Horizontal remediation installations, regardless of the drilling technology used or the type of remediation performed, are of two basic types—blind holes (single-entry completion) and surface-to-surface (double-entry completion). All vertical wells are blind holes.
Double-entry completions are the most frequently installed.
In these, a pilot hole is drilled from an entry, or launch, pit. The pilot hole is steered to the desired target depth, traverses the contaminated zone horizontally, then rises to an exit pit. Here, the pilot bit is replaced with appropriately sized reamers to enlarge the hole to the correct size to accept the casing.
As the reamer is pulled back towards the drill rig, additional drill rods are sometimes attached at the trailing end of the drill string so that the next size reamer may be attached without leaving the borehole open and subject to unrecoverable collapse.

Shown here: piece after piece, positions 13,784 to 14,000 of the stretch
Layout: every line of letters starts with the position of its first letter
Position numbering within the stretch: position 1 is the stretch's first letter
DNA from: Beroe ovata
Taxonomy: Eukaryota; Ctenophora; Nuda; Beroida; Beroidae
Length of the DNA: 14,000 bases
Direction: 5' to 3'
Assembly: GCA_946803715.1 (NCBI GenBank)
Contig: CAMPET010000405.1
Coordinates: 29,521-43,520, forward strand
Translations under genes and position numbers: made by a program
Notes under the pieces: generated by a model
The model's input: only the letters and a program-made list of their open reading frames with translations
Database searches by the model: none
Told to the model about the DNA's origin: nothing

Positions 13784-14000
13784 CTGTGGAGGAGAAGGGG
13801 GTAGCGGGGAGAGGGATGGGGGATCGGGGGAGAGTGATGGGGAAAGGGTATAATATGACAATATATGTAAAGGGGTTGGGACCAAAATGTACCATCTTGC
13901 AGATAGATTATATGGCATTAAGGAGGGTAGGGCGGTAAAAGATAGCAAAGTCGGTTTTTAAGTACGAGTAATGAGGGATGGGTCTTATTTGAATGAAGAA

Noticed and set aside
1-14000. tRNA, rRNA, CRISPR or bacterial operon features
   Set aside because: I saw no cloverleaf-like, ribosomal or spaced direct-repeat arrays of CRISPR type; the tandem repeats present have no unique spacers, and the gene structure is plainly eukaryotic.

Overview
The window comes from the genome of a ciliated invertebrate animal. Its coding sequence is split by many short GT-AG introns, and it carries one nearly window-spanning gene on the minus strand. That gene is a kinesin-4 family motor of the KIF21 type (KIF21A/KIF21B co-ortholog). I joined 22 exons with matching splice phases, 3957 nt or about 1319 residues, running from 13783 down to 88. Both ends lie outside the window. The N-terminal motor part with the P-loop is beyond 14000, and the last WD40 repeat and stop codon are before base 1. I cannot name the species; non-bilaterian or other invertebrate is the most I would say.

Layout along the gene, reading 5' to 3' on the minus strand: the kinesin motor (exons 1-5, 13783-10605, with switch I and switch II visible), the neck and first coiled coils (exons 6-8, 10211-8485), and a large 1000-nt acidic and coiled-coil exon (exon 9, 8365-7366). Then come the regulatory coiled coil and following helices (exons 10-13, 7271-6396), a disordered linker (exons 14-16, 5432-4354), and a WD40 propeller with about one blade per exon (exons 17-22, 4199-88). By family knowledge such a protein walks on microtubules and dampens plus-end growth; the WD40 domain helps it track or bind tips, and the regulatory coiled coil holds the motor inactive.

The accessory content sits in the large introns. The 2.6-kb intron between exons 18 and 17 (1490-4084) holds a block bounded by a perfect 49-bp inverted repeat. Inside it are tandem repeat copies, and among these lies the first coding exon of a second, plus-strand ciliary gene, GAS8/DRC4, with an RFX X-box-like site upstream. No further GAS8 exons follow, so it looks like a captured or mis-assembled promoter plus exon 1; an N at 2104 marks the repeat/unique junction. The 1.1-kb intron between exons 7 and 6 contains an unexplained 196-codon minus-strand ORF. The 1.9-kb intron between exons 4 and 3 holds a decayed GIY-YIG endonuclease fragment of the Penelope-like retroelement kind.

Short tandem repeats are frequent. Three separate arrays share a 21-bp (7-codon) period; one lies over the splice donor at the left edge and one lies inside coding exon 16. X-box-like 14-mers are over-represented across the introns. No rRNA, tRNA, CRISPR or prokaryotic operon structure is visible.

The final step is to pull the well casing into place behind a final reamer pass.
Double-entry completions are preferred for remediation installations, because they are relatively easy to install and the drilling process is better controlled than single-entry completions.
Single-entry completions are most frequently used where a contaminated zone must be accessed beneath a large building or other surface obstruction.
In a single-entry completion, the surface is penetrated only once and all drilling, casing installation, and remediation system activities take place at that one end. The pilot hole is drilled, then the drill rods are withdrawn to attach a succession of reamers to enlarge the borehole. However, because reaming is accomplished in a forward direction, it requires skillful manipulation of the drill rig to ensure that the reamer doesn’t wander out of the pilot boring and off course. Finally, all rods are withdrawn and the casing is pushed into place.